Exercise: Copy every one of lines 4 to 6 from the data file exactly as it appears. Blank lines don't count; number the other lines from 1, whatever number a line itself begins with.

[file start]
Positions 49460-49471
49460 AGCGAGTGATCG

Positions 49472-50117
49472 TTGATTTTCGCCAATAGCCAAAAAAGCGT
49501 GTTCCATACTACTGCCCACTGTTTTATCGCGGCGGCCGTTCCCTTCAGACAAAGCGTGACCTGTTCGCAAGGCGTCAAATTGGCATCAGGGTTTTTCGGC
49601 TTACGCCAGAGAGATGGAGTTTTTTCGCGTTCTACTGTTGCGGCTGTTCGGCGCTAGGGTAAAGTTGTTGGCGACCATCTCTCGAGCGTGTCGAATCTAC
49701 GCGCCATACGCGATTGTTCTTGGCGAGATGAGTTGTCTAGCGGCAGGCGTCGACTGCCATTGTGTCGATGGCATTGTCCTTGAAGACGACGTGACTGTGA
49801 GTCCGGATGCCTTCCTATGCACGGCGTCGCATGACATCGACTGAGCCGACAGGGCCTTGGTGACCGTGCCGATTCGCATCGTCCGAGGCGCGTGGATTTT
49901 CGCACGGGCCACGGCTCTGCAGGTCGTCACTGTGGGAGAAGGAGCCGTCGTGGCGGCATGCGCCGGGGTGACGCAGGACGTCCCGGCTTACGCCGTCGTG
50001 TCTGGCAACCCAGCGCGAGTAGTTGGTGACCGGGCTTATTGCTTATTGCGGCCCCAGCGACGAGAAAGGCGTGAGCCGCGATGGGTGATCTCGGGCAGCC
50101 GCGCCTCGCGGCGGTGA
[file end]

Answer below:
49472 TTGATTTTCGCCAATAGCCAAAAAAGCGT
49501 GTTCCATACTACTGCCCACTGTTTTATCGCGGCGGCCGTTCCCTTCAGACAAAGCGTGACCTGTTCGCAAGGCGTCAAATTGGCATCAGGGTTTTTCGGC
49601 TTACGCCAGAGAGATGGAGTTTTTTCGCGTTCTACTGTTGCGGCTGTTCGGCGCTAGGGTAAAGTTGTTGGCGACCATCTCTCGAGCGTGTCGAATCTAC